"Asthma remains today the most frequent of chronic children's diseases. The last few years have seen an increase in asthma related disease and mortality throughout the world. At the same time however, our understanding of the disease has improved and we know now that asthma in children is above all an inflammatory illness." (Barnes 1989)


In the home
- Allergies : domestic pets, house-dust mites etc...
- Smoking; active and passive
- Certain types of heating
- Humidity.

Outside the home
- Exposure to allergenic substances (friend's pets pollen etc.)
- Respiratory infections
- Physical exercise, cold air
.. Passive smoking.

-Low aspirin tolerance
- Food additives (sulphites, monosodium glutamate, etc...)
- Emotional upset and stress
- Gastro-esophageal returns.

Improving the quality of lives

"Asthma can be controlled, providing that the sufferer has access to appropriate medical treatment and that he or she can be properly educated both in the administration of these treatments and in the prevention of asthma attacks. The main purpose of the education of asthmatics is to improve their quality of life firstly by teaching them how relieve the symptoms by correct medication and secondly by encouraging the adoption of a lifestyle and environment with a lower risk of provoking asthmatic attacks." (Boutin and Boulet;1993)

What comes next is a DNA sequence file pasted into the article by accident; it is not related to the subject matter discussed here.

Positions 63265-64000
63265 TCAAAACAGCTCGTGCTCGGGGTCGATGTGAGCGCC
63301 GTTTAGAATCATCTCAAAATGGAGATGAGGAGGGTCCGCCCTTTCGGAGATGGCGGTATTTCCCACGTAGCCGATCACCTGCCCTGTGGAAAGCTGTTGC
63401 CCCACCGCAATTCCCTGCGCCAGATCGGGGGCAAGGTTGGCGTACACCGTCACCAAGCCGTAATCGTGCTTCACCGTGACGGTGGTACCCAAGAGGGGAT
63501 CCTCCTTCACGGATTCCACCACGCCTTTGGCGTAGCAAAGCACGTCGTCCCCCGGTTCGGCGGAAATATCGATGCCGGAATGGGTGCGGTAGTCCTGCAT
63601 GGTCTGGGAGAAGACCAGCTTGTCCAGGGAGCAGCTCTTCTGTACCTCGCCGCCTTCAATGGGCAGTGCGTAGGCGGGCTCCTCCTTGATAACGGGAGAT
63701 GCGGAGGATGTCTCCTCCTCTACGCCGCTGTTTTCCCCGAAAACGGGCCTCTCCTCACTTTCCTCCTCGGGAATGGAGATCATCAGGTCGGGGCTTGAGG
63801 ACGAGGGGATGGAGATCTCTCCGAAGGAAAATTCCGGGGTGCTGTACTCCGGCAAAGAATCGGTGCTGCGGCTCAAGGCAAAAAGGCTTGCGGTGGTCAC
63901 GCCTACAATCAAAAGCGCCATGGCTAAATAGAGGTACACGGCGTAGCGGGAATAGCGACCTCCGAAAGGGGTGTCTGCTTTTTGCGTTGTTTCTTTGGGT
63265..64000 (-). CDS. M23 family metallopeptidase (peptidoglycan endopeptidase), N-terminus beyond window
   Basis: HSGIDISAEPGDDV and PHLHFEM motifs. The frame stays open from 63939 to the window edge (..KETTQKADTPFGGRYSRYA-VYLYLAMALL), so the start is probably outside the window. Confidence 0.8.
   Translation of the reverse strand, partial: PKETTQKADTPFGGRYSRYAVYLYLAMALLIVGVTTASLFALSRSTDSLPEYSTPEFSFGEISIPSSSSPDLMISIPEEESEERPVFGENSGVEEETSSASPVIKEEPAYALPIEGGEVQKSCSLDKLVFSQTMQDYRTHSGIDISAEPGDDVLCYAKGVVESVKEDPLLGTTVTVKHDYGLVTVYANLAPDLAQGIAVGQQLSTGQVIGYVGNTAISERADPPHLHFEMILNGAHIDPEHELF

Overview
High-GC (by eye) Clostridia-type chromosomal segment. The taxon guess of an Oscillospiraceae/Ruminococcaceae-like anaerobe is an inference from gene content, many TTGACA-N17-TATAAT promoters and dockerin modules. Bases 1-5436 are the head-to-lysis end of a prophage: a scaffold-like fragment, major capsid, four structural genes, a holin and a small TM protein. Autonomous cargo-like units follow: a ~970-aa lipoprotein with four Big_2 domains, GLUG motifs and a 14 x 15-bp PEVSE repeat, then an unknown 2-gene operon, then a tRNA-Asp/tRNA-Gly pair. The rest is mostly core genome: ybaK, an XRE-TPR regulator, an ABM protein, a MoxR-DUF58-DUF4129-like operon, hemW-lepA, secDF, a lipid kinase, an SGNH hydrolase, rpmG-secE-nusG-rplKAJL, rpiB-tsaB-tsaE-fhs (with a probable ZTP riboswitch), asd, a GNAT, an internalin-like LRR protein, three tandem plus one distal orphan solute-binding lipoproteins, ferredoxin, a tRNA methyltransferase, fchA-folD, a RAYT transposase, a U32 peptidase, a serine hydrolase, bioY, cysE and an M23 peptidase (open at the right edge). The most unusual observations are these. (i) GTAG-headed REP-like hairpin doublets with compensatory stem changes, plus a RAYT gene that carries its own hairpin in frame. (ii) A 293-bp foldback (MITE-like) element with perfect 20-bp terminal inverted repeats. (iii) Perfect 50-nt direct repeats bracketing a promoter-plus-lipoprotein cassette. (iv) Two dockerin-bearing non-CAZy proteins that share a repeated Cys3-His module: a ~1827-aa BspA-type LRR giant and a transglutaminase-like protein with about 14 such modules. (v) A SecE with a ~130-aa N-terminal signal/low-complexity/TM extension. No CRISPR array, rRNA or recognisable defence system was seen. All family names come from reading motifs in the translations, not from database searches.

There is no magic potion or foolproof trick that can work in all situations, but there are certain basic theoretical principles which can be applied to the creation of educational programs for asthmatics, which can help to improve the efficiency of both the medicine and the preventative measures.


In child asthmatics, the efficiency of the inhaled medicine is directly related to the amount which reaches the bronchial tubes, this in turn depends on the number of particles produced and their characteristics, the type of inhalation (the rate of intake, length of pause etc.) and the anatomy of the upper air passages. In order to gain the greatest benefits from these anti-asthmatic medicines which are mainly administered by inhalation it is important to understand the different uses of the inhalers
For this reason, Brigitte Recroix always explains the exact workings of an inhaler to the children. Generally speaking children over the age of 11 use a "Ventodisk", or "Diskus" or perhaps a "TurboHaler",younger children use inhalation chambers".
Whichever device is chosen, the importance of knowing how to use it correctly remains the same.

A few different models of inhaler

An aérochambreMD for adults and children over five. It has a one-way valve which blocks off larger particles and reduces medicine loss.

An aérochambreMD for children from one to five (with mask). 5 to 10 successive respirations are recommended.

An aérochambreMD for infants(with mask).

A VentahalerMD Transparent 750ml conical chamber, with one-way valve. This valve serves to maintain the medicine in a spacer within the apparatus until the patient is ready to inhale.

Taking the medicine

The child must breathe in the medicine, deeply and for a certain length of time, the inhalation must then be stopped for 5 seconds to allow the total diffusion within the bronchial tubes after which the child has to breathe out long and hard through the nose. For children under five, several successive inhalations are recommended.